Italy will declare a state of emergency in drought-stricken regions
The Italian government plans to declare a state of emergency in response to a severe drought that has hit parts of the country, the prime minister's office said. Mario Draghi. The government will meet today to announce the measures affecting the hardest hit regions. The north of the country is particularly hard hit, with large lakes, including Lake Garda, containing much less water than usual at this time of year.
The Po, the longest river in Italy, with a delta near Venice, is at some points along its course at its lowest level in the last 70 years. The cities of Pisa and Verona introduced water restrictions, and Venice and Milan turned off some of their fountains.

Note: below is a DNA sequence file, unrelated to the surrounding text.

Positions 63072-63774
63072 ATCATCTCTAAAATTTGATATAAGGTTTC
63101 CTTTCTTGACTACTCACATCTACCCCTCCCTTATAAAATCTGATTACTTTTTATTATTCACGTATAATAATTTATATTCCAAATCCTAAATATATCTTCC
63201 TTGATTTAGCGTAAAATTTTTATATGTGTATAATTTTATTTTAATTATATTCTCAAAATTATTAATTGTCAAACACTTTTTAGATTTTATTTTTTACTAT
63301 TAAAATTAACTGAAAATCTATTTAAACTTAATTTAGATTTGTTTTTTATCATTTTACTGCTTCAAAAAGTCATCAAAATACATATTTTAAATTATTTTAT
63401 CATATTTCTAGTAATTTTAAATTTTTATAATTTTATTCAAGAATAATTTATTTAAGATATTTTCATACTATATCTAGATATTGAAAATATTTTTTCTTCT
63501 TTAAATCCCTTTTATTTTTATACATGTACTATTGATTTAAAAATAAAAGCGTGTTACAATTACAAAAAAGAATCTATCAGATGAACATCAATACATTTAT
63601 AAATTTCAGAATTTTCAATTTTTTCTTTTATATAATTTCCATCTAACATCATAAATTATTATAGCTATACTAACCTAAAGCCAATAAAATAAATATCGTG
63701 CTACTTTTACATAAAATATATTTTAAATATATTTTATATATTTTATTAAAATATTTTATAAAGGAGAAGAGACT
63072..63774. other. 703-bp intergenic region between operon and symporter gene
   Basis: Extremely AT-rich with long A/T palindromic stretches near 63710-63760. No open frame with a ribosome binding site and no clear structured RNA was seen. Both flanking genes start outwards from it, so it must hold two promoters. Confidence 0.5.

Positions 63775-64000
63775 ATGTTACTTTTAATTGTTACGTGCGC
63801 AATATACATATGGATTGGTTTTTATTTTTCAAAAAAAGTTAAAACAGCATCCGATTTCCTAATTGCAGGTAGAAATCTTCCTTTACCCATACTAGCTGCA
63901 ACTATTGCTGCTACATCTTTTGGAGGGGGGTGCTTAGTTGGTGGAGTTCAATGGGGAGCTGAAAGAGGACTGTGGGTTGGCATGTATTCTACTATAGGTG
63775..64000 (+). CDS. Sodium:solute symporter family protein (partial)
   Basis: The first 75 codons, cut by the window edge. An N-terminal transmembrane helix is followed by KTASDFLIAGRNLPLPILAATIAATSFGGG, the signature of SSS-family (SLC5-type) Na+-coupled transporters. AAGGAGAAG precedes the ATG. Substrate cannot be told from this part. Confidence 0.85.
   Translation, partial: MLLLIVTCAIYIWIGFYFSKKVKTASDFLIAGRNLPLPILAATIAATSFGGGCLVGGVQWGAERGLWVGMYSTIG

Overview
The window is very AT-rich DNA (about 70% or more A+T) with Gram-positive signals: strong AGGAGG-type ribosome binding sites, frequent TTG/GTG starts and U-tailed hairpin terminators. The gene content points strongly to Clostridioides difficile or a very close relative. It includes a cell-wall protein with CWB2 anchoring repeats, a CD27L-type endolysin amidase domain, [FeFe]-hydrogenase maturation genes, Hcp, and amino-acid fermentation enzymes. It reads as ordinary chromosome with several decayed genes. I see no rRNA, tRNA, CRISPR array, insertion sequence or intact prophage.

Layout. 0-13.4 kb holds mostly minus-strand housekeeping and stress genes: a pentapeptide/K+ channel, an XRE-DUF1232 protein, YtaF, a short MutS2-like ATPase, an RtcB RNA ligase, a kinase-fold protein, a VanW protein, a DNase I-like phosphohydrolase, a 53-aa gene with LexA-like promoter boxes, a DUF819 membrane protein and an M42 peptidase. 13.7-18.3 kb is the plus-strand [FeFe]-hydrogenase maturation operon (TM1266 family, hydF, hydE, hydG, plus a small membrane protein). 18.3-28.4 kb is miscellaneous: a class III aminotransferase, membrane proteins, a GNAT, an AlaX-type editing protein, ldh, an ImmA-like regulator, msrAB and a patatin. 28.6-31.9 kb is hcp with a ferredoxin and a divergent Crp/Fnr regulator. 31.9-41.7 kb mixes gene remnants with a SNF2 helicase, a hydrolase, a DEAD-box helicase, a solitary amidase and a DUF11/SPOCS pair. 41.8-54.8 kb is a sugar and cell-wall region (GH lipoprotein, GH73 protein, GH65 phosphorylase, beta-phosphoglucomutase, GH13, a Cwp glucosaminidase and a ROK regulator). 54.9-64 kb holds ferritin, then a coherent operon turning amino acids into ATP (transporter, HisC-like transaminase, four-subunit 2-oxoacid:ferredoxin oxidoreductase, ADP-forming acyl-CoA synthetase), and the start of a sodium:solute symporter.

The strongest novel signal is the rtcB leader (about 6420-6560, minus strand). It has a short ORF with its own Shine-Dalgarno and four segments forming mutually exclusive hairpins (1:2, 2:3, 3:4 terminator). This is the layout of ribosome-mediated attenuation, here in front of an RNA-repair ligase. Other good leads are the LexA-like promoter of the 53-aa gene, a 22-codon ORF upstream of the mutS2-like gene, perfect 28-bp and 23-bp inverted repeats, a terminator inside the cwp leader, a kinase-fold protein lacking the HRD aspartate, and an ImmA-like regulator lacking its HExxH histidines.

The frequency of dry spells in the Mediterranean region is largely attributed to climate change.
Parts of Portugal and Spain are experiencing the most intense drought in a thousand years due to atmospheric high pressure fueled by climate change, according to research published today, which warns of serious consequences for wine and olive production.
In a new modeling study published in the journal Nature Geoscience, US researchers found that this high-pressure system "has changed dramatically over the past century and that these changes in the North Atlantic climate are unprecedented in the past millennium".
Using climate model simulations over the past 1.200 years, the study found that this high-pressure system began to grow and cover a larger area about 200 years ago, as greenhouse gas pollution began to increase.